Martin Sorrell reacts to Read succession at WPP

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Martin Sorrell
Martin Sorrell Credit: Simon Dawson/Bloomberg

While many in the industry weighed in positively on Mark Read's appointment as CEO of WPP, the man he's succeeding, Martin Sorrell, wasn't quite as effusive.

The news was made official today that Read would lead the world's largest holding company and that Andrew Scott, who with Read had been named co-chief operating officer as WPP sought its new CEO, will continue in the role of chief operating officer on a permanent basis.

Contacted by email for comment, Sorrell said Scott and Read should have been appointed joint CEOs. "Mark and Andrew will be a good twosome. Can't be a onesome. They complement one another and are the best internal candidates."

He added: "Ironically, we are now back to where we were on April 3, when we agreed to the same succession plan before the WSJ leak, but five months on. A pity given the challenges WPP faces, such as the review at our biggest client."

On April 3, WPP confirmed it was investigating Sorrell, in response to undisclosed alleged "personal misconduct." A report from the Wall Street Journal earlier that day said WPP's board was looking into whether Sorrell had misused company assets and investigating allegations of improper personal behavior by the executive.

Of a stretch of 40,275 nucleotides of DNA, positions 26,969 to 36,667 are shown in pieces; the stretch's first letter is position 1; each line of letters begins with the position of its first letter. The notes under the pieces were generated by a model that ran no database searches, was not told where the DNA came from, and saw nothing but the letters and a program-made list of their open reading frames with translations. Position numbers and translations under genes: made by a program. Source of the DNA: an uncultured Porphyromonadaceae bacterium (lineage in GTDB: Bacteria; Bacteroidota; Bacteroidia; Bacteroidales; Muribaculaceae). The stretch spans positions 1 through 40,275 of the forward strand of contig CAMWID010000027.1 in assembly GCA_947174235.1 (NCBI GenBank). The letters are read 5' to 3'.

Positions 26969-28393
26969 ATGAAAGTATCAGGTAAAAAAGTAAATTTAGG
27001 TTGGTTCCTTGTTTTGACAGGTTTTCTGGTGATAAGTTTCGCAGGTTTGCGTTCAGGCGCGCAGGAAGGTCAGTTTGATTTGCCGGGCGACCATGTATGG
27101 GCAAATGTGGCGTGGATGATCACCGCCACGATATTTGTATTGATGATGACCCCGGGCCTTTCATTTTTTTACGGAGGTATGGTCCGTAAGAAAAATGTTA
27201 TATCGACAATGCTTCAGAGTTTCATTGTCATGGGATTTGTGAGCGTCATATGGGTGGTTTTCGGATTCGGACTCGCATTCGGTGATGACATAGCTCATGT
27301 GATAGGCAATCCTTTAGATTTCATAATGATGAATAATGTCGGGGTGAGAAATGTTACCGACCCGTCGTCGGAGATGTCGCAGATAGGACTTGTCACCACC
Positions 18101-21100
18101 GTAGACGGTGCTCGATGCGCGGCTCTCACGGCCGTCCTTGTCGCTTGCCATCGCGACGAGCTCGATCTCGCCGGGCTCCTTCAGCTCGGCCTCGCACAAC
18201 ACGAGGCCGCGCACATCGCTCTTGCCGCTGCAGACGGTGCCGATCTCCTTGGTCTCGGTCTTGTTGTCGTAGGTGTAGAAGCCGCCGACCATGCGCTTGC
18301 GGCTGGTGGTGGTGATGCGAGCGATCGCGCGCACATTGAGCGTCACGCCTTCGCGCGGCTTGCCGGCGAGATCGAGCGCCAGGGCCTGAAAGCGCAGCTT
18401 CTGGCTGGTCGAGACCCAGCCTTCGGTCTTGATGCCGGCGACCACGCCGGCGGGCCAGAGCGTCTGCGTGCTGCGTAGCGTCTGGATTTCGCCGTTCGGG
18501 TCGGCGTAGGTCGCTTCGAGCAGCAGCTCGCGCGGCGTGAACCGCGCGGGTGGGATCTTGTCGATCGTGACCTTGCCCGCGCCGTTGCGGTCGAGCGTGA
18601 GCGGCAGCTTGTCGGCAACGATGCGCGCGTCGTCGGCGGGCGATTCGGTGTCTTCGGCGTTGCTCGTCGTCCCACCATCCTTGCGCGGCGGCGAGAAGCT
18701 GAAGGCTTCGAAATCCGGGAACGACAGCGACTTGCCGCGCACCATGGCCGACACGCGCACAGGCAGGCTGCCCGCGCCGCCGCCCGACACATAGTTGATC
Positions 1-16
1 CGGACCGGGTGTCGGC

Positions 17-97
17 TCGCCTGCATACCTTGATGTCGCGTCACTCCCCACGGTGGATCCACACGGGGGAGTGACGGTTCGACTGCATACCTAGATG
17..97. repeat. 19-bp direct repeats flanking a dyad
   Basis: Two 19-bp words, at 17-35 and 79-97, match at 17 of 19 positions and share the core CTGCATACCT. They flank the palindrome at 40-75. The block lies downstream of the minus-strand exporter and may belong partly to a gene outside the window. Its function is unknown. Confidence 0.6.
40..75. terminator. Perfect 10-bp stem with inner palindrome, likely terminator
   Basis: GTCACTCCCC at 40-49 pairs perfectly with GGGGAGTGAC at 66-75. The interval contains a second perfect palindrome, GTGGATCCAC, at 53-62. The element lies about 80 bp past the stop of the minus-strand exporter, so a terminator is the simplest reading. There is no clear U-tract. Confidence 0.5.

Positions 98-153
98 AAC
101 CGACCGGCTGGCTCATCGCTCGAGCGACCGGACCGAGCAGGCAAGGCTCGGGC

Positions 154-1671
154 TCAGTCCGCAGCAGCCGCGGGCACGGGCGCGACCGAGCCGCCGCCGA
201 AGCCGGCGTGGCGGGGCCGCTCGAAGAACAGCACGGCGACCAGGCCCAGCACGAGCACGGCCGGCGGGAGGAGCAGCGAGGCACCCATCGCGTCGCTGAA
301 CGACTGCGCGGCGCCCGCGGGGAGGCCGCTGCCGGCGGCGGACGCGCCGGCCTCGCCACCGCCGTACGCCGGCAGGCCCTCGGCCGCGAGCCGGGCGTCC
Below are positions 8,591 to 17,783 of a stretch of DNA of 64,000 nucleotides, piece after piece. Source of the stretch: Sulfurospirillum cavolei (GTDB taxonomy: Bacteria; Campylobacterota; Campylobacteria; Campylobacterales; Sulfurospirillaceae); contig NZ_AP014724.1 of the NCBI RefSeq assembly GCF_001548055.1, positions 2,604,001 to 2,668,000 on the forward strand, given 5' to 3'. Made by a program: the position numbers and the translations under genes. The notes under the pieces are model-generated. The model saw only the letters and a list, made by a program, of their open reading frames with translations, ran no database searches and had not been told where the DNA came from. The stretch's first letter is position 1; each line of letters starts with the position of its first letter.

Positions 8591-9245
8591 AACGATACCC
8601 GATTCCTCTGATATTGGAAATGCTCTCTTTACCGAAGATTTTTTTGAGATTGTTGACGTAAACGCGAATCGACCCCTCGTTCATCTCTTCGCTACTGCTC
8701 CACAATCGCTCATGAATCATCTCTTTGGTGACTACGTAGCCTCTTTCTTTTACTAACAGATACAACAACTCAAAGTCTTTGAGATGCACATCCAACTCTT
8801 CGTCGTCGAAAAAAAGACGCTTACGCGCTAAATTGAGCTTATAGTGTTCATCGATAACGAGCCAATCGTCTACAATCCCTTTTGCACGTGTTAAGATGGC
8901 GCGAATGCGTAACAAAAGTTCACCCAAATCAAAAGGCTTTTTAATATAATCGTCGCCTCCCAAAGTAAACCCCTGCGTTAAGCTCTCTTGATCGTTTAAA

Sorrell has publicly lambasted "leaks" to the press regarding WPP's investigation, and he has called for the holding company to investigate them. In June, the Wall Street Journal first published a report claiming the ad holding company was investigating the use of company money for a prostitute. Sorrell has continued to vociferously deny those claims.

The review he refers to is Ford, which has been working with WPP agencies since 1943.

The automaker is the nation's ninth-largest advertiser, shelling out $2.3 billion in 2016, according to the Ad Age Datacenter. Globally, Ford reported advertising costs in 2016 of $4.3 billion or 2.83% of total revenue.

Though the review continues on, last week Ad Age first reported Ford had tapped Wieden & Kennedy New York for a short-term marketing assignment. The project is unrelated to the larger review, but puts W&K on Ford's roster and might position the independent agency to gain more business. W&K is one of three shops pitching in the global review, along with WPP's Global Team Blue, the incumbent, and Omnicom's BBDO, according to people familiar with the matter.

Ford's review is expected to conclude sometime this fall.

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